When he finished getting up the steps, the patio up to his door was sloped upwards, so it was hard for him to walk up. Steadying himself along the wall, one hand in front of the other, he made his way to the entrance. At one point he mumbled something that I couldn't understand. I finally understood, "Give me your hand." I was paralyzed with fright but realized that God would be with me, so I offered my hand. He took it, and I will never forget holding that hand. His hand was cold and dirty, and even from six feet away you could smell the liquor on him.  He held my hand very tightly and had me pull him up towards the door. When he said I could let go, I was so relieved I almost dropped him. Simon came back and told me Daddy was coming. 

The boys had been watching, and I urged them again to go get Daddy. Valery thought I was scolding them and told me, "Don't scold them." I told him that I wasn't, but kept telling Kerith to go, go. Once he reached the door, Valery started a conversation. "You're American, right? I don't know any American. I studied French for a while." I said that I didn't know any French. Imagine how hard it is to understand a drunk in Russian.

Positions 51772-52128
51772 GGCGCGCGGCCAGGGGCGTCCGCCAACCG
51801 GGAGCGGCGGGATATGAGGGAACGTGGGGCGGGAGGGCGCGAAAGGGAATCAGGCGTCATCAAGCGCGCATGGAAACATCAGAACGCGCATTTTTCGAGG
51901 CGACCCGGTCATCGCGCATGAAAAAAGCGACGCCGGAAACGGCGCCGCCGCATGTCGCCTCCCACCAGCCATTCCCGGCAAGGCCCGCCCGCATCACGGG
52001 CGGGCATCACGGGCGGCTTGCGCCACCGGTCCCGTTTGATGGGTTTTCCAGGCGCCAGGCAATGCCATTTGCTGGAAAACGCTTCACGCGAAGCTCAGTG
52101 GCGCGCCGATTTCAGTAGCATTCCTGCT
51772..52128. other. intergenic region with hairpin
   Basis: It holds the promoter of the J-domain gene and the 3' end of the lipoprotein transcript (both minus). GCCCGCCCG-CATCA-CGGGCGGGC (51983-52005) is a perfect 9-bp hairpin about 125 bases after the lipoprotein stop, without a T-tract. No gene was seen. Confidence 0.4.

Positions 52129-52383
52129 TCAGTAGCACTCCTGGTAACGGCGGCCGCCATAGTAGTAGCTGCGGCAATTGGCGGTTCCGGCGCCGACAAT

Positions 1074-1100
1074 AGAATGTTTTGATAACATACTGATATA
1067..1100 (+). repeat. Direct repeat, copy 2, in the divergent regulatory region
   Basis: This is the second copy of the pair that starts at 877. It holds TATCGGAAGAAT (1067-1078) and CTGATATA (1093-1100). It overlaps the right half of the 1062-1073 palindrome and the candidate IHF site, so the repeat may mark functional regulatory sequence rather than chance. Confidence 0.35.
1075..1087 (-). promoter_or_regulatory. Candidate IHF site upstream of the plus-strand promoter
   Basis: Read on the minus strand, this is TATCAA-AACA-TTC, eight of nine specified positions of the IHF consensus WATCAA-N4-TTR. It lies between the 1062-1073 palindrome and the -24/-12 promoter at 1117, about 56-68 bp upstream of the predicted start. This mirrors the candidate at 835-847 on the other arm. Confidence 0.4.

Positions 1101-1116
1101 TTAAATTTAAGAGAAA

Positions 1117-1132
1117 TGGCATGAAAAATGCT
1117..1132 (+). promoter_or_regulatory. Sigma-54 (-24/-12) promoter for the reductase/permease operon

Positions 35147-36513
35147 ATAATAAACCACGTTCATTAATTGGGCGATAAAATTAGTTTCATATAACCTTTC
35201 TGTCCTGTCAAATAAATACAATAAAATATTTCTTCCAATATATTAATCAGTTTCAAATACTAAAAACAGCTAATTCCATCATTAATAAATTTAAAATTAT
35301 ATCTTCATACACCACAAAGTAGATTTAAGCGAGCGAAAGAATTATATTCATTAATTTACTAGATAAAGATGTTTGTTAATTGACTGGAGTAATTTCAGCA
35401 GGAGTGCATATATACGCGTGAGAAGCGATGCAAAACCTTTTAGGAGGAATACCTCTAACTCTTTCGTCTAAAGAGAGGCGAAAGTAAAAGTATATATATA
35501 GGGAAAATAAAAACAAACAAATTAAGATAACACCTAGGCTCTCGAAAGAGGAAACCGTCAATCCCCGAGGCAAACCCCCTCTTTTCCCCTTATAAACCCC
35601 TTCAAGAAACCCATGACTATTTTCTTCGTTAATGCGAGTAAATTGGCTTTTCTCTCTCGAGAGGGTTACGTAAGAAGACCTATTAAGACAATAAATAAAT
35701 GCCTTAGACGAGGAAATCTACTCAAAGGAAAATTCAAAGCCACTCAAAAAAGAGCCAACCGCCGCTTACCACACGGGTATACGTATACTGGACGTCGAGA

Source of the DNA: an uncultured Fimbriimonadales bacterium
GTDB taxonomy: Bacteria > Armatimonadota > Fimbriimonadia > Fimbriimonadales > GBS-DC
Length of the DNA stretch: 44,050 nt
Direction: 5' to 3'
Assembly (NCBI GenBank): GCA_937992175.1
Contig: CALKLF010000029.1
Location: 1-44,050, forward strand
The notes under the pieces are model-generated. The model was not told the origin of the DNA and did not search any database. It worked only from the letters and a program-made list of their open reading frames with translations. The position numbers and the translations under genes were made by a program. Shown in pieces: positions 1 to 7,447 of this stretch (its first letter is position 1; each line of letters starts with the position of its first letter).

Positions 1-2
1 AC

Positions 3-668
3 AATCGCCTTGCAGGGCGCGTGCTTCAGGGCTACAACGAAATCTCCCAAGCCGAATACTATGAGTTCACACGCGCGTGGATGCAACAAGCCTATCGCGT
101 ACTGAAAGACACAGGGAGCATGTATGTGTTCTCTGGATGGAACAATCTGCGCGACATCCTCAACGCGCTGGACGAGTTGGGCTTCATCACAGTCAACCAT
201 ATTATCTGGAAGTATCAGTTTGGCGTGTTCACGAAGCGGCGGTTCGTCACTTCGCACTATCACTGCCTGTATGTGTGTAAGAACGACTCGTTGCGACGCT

Two men yelled from across the way that he acted like he was 5 years old. The other said he should be in bed.

Finally Dad arrived on the scene. Valery shook Dad's hands and looked down at the mittens he was wearing, asking about them. Valery said, "Your children...." Daddy finished, "helped you?" Valery retorted, "Wrong word... MORE than helped me."

I left, went home, and washed my hands with lots of hot water. When I came back, Dad told me that Valery had made it inside. I broke down and started crying and crying, telling him about giving my hand and the guys who were making fun of him. Dad told me that I had given Christ's hand, not my own. 

It was a moving experience, and through it God showed me what I'm here for. As shocking as it may sound, God wants me to work with drunks. If He had told me any earlier, I would have rejected it, but I'm now ready to do it.

My last words of encouragement you you: give Christ's hands to anybody's hand. 

Wednesday, March 18, 2009

No kidding, the hospital!